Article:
M.M. Colchester, CT
After you get injured on the job there are multiple hurdles to face, including medical care, paying your bills and supporting your family. After your workers’ compensation claim is accepted, payment is provided to the medical providers for your treatment.
Your employer is required to carry a state or federal workers’ compensation policy in the event of a claim. Prior to these laws that went into effect at the state level in the early 20th century, any worker injured on the job had to sue his or her employer and prove negligence occurred. If unable to do so, the employee would not receive assistance with medical costs or time off from work.
Now a compromise between businesses and laborers, these laws allow any worker to receive payment for on-the-job injuries, even if you behaved in a careless fashion. Unlike a standard personal injury lawsuit, you don’t need to prove the employer was somehow at fault.
However, the final settlement won’t include pain and suffering and you ultimately waive the right to sue your employer.
How Does Workers’ Comp Work?
For your claim to be accepted, you need to prove you were hurt on the work-site or while traveling on the job and that the injury was related to the duties performed. Even if you are injured while working, your employer has the right to deny that certain injuries occurred. We will work diligently to get the treatment needed for your injuries paid for by workers’ compensation.
Once your claim has been approved, you will receive weekly compensation for lost wages, permanent impairment, medical bills and vocational rehabilitation. However, these benefits may vary based upon where you’re located, whether the condition is temporary or permanent and whether you have a total or partial disability.
A temporary disability means you’re in the process of recovering and will get better with time, while a permanent disability won’t improve. A total disability describes individuals who won’t be able to work as a result, while a partial condition means the individual still has limited employment options.
Along with these factors, permanent partial disability (PPD) payments are based on the percentage of disability, multiplied by the amount of weeks allowed for your recovery per workers’ compensation guidelines.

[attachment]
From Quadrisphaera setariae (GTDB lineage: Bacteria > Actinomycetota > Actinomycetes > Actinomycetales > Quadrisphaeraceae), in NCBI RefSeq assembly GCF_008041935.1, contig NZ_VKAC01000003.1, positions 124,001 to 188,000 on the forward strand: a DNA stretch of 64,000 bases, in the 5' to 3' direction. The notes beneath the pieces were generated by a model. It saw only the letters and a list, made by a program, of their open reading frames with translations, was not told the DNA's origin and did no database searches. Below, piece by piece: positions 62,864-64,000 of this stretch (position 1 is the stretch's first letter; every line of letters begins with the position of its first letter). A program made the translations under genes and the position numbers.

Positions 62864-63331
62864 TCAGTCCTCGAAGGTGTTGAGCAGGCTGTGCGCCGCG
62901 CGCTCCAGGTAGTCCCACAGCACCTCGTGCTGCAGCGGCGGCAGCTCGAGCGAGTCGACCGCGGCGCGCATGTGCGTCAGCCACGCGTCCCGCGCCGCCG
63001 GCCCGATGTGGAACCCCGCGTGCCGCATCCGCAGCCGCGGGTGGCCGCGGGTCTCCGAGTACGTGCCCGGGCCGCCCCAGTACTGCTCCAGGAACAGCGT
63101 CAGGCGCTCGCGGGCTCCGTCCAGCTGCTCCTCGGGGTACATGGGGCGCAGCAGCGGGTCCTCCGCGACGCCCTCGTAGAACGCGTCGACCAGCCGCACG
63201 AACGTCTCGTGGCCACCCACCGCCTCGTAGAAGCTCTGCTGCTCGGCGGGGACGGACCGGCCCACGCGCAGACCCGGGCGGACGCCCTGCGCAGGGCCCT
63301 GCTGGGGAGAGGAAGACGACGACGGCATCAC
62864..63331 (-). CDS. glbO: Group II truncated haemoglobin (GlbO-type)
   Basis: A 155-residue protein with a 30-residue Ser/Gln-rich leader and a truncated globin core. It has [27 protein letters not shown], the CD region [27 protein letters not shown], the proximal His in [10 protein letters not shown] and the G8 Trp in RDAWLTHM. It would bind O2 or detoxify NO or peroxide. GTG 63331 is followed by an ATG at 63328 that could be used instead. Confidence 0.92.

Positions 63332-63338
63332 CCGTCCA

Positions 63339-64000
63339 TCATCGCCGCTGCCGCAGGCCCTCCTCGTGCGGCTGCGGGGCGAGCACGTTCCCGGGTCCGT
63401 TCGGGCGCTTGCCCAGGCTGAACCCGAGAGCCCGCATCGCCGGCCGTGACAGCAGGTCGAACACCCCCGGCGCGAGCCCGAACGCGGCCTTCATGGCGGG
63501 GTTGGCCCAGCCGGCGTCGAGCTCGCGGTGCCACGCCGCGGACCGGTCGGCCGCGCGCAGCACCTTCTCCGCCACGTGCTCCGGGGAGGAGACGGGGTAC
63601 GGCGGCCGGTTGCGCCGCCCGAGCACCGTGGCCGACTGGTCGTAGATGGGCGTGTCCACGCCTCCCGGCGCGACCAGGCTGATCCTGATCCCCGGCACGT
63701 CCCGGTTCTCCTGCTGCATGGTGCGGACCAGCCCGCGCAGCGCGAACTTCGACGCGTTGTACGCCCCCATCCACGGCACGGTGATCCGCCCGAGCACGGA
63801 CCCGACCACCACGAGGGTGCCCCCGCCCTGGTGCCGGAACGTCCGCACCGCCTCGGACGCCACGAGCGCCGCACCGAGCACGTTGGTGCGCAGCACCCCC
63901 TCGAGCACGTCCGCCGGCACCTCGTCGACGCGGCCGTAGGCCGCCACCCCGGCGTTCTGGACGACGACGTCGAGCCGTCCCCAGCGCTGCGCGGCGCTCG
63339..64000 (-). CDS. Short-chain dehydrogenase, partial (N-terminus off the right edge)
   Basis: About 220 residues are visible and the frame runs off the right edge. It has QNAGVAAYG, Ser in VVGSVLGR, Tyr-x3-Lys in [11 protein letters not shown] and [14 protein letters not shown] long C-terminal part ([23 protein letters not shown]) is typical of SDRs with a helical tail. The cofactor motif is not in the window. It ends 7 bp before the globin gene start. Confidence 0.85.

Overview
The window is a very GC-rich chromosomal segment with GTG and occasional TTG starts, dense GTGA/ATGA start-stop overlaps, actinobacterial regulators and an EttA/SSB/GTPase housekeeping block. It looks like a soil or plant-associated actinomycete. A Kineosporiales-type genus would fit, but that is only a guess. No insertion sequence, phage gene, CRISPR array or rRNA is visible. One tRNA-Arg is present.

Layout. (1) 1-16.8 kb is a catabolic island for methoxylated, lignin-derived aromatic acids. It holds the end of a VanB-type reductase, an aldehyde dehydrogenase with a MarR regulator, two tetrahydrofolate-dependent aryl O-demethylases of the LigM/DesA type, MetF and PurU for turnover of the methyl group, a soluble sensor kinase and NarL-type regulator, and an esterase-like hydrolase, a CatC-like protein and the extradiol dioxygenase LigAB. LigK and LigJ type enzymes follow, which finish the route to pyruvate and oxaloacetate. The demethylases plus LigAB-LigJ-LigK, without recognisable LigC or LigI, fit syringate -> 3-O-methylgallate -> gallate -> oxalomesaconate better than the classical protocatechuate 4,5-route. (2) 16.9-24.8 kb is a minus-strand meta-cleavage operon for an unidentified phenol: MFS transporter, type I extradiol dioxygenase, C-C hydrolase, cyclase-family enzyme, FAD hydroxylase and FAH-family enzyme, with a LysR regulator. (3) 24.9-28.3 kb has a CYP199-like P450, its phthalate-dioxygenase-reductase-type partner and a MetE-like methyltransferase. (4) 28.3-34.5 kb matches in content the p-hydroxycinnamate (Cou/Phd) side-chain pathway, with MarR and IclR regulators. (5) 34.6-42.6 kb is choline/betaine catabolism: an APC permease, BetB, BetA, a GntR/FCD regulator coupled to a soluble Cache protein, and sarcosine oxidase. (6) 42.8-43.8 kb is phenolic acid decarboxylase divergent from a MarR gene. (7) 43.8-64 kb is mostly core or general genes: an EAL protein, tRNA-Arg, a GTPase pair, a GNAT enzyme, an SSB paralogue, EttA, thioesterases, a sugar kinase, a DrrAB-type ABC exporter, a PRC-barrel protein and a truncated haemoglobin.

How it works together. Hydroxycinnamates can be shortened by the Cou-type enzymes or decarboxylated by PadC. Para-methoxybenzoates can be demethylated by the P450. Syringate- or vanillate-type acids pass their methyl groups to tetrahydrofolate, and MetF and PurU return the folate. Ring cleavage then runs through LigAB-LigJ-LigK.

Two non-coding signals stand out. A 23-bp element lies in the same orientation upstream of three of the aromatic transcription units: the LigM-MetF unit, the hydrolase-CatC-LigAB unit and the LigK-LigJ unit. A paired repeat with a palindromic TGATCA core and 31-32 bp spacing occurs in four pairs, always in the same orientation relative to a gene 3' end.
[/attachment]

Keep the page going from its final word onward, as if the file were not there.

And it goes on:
In addition to providing about two-thirds of your weekly pay, your workers’ compensation benefits cover all medical treatments and vocational rehabilitation. For the latter, the state requires your company’s insurer to pay for retraining or further education, should your disability prevent you from returning to your former line of work.
Exceptions to Filing a Claim
While most injured employees can file a workers’ compensation claim, a few exceptions exist.
For instance, laws like the Jones Act and Federal Employers Liability Act (FELA) prevent ship and interstate railroad workers from filing claims.
For other occupations, if the injury occurred intentionally on the job or from behavior not related to the duties performed, your claim may be rejected.
An employee may consider filing a personal injury lawsuit instead of or in conjunction with a workers’ compensation claim if:
- The injury is the result of a defective product. In these cases, you can claim workers’ compensation and then file a claim against the product’s manufacturer.
- A toxic substance is responsible for the injury.
- The employer’s intentional, negligent and potentially illegal conduct brought about the injury. Here, you have the option of pursuing a claim against your employer.
- Your employer doesn’t carry a workers’ compensation policy. You can start a personal injury claim to receive compensation because your employer is violating Connecticut state law.
- A third party is responsible for your injuries.
Why Work with a Lawyer?
After you file a claim, you should be able to receive benefits within days. Yet, in certain situations, your injuries may be serious, but your company’s insurance policy refuses to pay for your treatment. Or, your employer is uncooperative and delays your claim in the early stages of the injury.
Additionally, in the process of getting your benefits, you go through a conference. Here, you, your employer and their insurance carrier reach a settlement. If you can’t reach an agreement on an appropriate amount, your claim then goes to the state workers’ compensation board.
In all of these instances, legal representation becomes a necessity for getting the insurer to approve your treatment, getting your employer to take action or simply receiving the compensation you deserve. Furthermore, should a personal injury lawsuit need to be pursued in addition to your workers’ compensation claim, you will need legal assistance to go through the process.
When you’re having difficulty filing or discover your injuries stemmed from another party’s negligence, Trantolo & Trantolo can help. Handling both workers’ compensation and personal injury cases, our team can assist with getting the benefits you deserve. To speak with one of our attorneys, give any one of our Connecticut locations a call today.